here : http://www.thegeckospot.net/images/crestiecaretank.jpg is a good and simple set up (you can use paper towel on the bottom of the tank and fake plastic plants and logs and such for hiding and then it is simple to clean)

Post # 11
Member
701 posts
Busy bee
  • Wedding: June 2014

If you’re interested I can send you lots more information, depending on where you are I can set you up with a breeder who is reputable and will let you get used to the geckos before you decide.

Feel free to PM me.

Post # 12
Member
161 posts
Blushing bee
  • Wedding: August 2012

This is going to sound sarcastic but I am being sincere. Have you thought of getting him a webkin? Pets are such a huge commitment for the whole family. A webkin (a stuffed animal that links to a website) would be a great start bc you son would have to ‘take care’ of it daily, feeding it amongst other things. So its good practice for the real thing later on. I did this for both my daughters one ended up with a hamster and my youngest just stuck with the webkins. Just a thought. Bonus to this is no clean up! 

Post # 13
Member
1766 posts
Buzzing bee
  • Wedding: April 2011

@MissFireFlower:  Birds only smell if you don’t clean out the cage for ages. Otherwise they are very clean.

Budgies are the most sociable birds I know of, other than parrots who can bite pretty nasty. Budgies could potentially bite if they are not handled right. But with the right treatment, they are fun companions who will sit on your son’s finger and maybe even learn to say a word or two.

Once you narrow down your options, I suggest to get a book about the proper care for that animal. These books are available in pet stores and will also tell you a lot about the behavior of the pets and what you can expect from having one. They are very helpful when you try to decide if a certain pet is right for your family.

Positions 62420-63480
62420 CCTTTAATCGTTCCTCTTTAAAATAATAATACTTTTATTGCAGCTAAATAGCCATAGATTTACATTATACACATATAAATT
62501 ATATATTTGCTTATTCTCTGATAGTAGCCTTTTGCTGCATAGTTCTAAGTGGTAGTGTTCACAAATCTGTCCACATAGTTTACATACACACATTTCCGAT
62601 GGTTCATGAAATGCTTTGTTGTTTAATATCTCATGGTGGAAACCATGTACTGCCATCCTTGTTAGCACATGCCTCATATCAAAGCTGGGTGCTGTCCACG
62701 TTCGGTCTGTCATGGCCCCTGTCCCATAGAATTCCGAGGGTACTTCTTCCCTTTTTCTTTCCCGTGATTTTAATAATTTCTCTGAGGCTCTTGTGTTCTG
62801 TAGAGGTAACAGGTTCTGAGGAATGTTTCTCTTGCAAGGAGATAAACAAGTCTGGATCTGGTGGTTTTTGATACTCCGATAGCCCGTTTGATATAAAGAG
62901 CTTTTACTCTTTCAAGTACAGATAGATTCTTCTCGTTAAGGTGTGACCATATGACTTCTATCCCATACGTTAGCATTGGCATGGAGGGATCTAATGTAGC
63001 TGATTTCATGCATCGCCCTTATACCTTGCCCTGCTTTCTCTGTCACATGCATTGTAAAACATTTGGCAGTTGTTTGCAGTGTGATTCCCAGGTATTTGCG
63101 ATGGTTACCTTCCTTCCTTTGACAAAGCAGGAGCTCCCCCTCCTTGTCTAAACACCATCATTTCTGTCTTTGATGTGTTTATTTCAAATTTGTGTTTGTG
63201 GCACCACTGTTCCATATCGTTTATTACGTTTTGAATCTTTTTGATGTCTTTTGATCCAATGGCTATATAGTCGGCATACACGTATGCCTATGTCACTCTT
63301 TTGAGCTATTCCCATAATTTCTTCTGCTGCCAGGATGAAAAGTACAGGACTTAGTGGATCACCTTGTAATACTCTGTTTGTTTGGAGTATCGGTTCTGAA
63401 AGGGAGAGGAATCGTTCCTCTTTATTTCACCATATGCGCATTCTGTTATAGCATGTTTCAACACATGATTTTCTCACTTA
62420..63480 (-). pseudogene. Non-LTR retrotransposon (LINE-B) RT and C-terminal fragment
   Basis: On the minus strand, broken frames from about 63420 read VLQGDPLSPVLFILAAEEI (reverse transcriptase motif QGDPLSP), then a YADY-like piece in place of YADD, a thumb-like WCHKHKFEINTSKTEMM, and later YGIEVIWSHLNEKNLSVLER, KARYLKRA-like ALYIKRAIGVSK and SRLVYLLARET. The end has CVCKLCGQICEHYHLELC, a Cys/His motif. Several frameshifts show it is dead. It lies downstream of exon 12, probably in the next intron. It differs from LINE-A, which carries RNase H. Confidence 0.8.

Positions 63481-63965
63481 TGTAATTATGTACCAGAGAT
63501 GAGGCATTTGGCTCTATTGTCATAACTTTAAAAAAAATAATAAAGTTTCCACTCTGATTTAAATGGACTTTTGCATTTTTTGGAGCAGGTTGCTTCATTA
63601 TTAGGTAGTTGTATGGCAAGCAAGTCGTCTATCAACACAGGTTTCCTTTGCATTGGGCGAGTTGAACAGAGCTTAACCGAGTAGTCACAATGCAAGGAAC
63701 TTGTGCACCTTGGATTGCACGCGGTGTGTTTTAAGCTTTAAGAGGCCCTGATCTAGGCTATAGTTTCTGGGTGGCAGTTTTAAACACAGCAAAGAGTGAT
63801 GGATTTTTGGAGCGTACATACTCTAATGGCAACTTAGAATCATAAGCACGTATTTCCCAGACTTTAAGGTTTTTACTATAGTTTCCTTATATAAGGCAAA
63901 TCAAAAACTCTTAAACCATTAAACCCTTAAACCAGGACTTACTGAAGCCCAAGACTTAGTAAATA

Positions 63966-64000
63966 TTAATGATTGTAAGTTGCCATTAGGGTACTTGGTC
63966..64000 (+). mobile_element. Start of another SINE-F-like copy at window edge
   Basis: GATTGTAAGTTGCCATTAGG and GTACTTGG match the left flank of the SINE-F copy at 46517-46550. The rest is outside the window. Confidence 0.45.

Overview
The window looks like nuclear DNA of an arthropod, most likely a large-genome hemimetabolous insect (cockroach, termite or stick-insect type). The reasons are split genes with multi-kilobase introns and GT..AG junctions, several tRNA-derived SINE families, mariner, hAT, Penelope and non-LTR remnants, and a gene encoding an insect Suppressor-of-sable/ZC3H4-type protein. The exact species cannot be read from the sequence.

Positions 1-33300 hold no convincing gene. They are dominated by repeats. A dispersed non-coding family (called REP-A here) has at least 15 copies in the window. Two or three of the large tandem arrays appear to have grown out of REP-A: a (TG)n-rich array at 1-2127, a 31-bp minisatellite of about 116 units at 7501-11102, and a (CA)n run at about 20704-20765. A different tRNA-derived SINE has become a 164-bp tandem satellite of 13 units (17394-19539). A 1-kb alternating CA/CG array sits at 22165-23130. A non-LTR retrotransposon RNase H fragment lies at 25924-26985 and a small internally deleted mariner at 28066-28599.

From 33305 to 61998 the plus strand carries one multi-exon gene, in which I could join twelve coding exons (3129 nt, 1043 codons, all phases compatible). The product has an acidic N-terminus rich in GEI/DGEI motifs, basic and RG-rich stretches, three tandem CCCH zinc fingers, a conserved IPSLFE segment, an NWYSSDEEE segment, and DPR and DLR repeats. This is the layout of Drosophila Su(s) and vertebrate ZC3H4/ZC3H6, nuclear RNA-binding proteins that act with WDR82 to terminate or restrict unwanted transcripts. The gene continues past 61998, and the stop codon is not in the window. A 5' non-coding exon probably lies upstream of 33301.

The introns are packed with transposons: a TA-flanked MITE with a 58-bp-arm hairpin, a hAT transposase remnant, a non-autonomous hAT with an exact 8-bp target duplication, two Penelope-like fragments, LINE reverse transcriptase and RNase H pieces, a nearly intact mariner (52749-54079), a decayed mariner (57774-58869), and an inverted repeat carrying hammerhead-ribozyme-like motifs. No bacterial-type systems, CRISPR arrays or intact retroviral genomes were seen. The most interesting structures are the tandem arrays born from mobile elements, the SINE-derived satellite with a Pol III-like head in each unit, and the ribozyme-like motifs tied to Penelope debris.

Post # 14
Member
2889 posts
Sugar bee

what about a small fur pet? My brother had a hamster when he was about 6. It does not shed like a dog or cat but you can still play with it (slowly you need to be sure it gets used to being handled and does not bite because they have sharp teeth). You can also put it in a hamster ball and let it run around the house and outside making it much mor interactive than fish and having a far shorter life span than a turtle. Of course, you will need to change the cage weekly but you would prob. need to do the same with a turtle or lizard.

Post # 15
Member
2815 posts
Sugar bee
  • Wedding: March 2012

@kayberry:  Beardies can also eat super worms.  We order them 1000 at a time and keep them in a big sterilite container.  Ours gets greens daily as well.  We just buy them when we go grocery shopping.  They really aren’t that high maintenance.  Definitely no more than my fish or turtle.  

Post # 16
Member
7431 posts
Busy Beekeeper
  • Wedding: October 2009

@MissFireFlower:  if you pet them from back to front they are. You would just have to make sure you go to a place that really knows how to handle and care for them. Of course, you can do a google search as well to find out how to handle them, what they need, etc.